Thomas joined General Buell at Prewitt's Kaob, confronted by the enemy; considerable skirmishing
took place, and a battle seemed innniiient, but on the 21st the enemy withdrew, and General Buell pushed
on to Louis\ille, his advance reaching there on tlie 25th, aiul his rear division on the 29th.

At Louisville the army wa* reorganized, and General Nelson's ]-aw troops were intermingled with
the old troops; throe corjjs were formed, denominated the First, Second, and Third, conmiaiided
respectively by Maj. Gen. A. McD. McCook, Brig. Gen. C. C. Gilbert, and Maj. Gen.T.L. Crittenden;
each coiys c<jusisting of three divisions. On the 29th of September, General Thonnis received orders
irom General Halleck a.ssigning him to the command of the Army of the Ohio, but declining, and
m-ging that General Buell be re^a^ncd in command, the order was rescinded, and General Buell remained
in couunand. The next day Genend Thomas was placed second in connnand of the Army of the Ohio.

General Buell adnuiced fi-om Louisville on the 1st of October ; General Sill's cUxision movuig on
the left toward Fraiddbrt, to hold tJie enemy in check in that direction ; Generals McCook's, Gilbert's,
and Crittejideu's c-<jrps marching Ijy different routes toward Baj-dsto\i-n ; each cohunn skirmished with
the enemy's cavah-y and artillej-y from within a few miles of Louisville, the skirmishing growing more
severe near Bardstown, from which place tJic enemy's infantiy retired eight iiours before the arrival ot
General BuelFs forces, his cavalrx- retiring tifter a sharp engagement with General Buell'-s cavalry. The
enemy fell back tow;u-d Perryville- General McCook's corps m(5ved in jiursuit Irom Blo(.>nitield and
Generals Crittenden's and Gilbeil's corps from Bardstown.

THE BATTLE.

On the afternoon of the Ttii, (General Gilbert's corp^ an-j\cd within three miles of Perryville, and
was drawn up in order of Iwttle, the enemy appearing to lie in force. The advance under Captain Gay,
consisting of cavalry <uid artillery, supported toward evening by infantry, pressed the enenjy's rear
guard to within two mik« of the town, against stubborn resistance. Creneral Buell's army had sulfered
niuch for 'three days from scarcity of water; that night C(donel D. McCook's brigade of General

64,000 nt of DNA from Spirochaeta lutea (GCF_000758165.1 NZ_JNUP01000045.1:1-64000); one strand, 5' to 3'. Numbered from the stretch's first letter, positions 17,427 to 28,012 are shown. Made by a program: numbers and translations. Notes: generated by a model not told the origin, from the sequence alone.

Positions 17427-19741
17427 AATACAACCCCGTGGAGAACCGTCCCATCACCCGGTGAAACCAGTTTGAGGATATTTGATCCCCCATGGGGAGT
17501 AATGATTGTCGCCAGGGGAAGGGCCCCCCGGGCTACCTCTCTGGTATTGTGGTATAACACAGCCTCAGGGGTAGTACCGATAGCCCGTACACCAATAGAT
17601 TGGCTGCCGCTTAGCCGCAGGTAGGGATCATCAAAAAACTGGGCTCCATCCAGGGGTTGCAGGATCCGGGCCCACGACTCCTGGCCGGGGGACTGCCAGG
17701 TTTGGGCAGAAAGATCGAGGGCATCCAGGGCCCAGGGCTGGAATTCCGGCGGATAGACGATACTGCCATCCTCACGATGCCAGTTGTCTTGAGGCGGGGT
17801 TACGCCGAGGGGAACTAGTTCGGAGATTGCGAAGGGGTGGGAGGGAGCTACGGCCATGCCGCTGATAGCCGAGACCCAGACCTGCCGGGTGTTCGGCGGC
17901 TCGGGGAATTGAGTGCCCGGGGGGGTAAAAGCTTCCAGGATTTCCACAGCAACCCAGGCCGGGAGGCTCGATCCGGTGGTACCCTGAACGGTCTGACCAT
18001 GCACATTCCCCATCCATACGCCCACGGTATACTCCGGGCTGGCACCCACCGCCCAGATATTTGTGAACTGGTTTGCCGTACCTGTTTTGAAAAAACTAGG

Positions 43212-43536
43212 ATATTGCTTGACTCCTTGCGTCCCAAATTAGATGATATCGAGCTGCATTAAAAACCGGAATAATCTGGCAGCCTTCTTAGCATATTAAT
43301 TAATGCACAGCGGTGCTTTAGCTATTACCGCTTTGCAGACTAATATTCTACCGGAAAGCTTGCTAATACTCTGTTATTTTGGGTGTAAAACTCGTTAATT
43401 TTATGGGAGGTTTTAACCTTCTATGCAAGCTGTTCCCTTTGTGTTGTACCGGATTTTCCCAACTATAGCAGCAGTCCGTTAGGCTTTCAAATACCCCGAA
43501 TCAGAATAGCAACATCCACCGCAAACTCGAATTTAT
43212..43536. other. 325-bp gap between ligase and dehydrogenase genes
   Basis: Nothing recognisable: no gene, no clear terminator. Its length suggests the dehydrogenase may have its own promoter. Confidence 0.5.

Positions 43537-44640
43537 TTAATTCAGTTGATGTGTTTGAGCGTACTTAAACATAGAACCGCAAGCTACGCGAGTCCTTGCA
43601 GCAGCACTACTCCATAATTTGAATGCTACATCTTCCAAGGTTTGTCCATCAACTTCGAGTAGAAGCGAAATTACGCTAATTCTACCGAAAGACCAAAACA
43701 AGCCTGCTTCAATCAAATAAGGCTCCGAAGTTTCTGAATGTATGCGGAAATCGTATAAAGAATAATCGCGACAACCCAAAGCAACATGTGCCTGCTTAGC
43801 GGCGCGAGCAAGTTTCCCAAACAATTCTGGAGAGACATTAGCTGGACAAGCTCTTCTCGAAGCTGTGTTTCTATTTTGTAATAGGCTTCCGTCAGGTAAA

Sheridan's division adviuiced and seized a coimmmding ])osJtion, wliicli covered some pools of w.iter in
the bed of Doctor's Creek, securing a supply of bad water for the troops. Being convinced that the
enemy were concentrating at PeiTyville for battles (b'lici'al BiuH ordered Generals Crittenden's and
McCuok's corps to move forwai'd ajid take position ivsjiectix eh' on tiie riglit and left of (riUiert's corps.
Early on the morning of the Sth, the enemy attempte<l to drive McCook's brigade lr.;-m tjjc po-itioii
covering the pools of water. Genends Mitchell's and Siieridan's divisions were moved into position to
defeat the niovenu'Ut. A spirited attai-k was made on McCook's position, wln'cl) was handsomely repulsed.



12 LEr.KSDS OK TIIK orKKATIOXS OK

Bc-twttii 1"> iiml 11 iM-lock a. iii., Ociunil McCook arriviMl <>ii the Ma.willc road iiii<l jilawJ his forjis
in [MMiitioii oil the h-ft of (iciieral GillnTt'!* lorps. (teiieral Tlioiiiiis eaiiie iij> witli (JritteiitleiiV corps
on till- Ltlianoii road; his cavah-v under Colonel E. M. MeCook arrive<l at daylij^ht, but his infantry
did nut f,'et into position hefore 11 a. ui. After the attempt in the niorninj^ to drive Coh)nel 1).
McC'ook from hi.s jmsition eovcrinf; tlie water ptiols, the enemy fell witli ^reat severity on General
liousrtt-au's riiilit iiri'.'ade, then on General Terrill's lirigade, and on Kousseau's third brigade on the
extreme hit. (ieneral Terrill's brigade, composed of new troops, was driven back. General Jackson,
commamliiig liie divinion, ami General Terrill were both killed. Pouring into the gaji thus opened
between (iilbert and liousseau, the enemy pressed Kousseau's right with an overwhelming force, com-
pelling it to fall back, which it did in good order, until re-enforced by Gooding's and Steedmaii's
brigades, when the enemy was re]>ulsod. Sinudtaneonsly with the heaviest attack on Kousseau, the
enemy strongly assailed Sheridan's right; Sheridan was re-ciiforced l>y Carlin's brigade of Mitchell's
division, which charged the enemy and drove him through the town to his position beyond. General
Thomas, after having formed Crittenden's corps in order of battle, notified General Buell of his j>osition,
receiving orders to hoM one division in readiness to re-enforce the centre if necessary, iind to rceonnoiter
his fr<»nt ami see if the enemy had strengthened his left, or was withdrawing; he found the enemy in
his front, but received no order to advance until darkness had terminated the (conflict. During the
night McCook's coq)s moved to the right and closed on Gili)ert's left; ho was ordered to hold his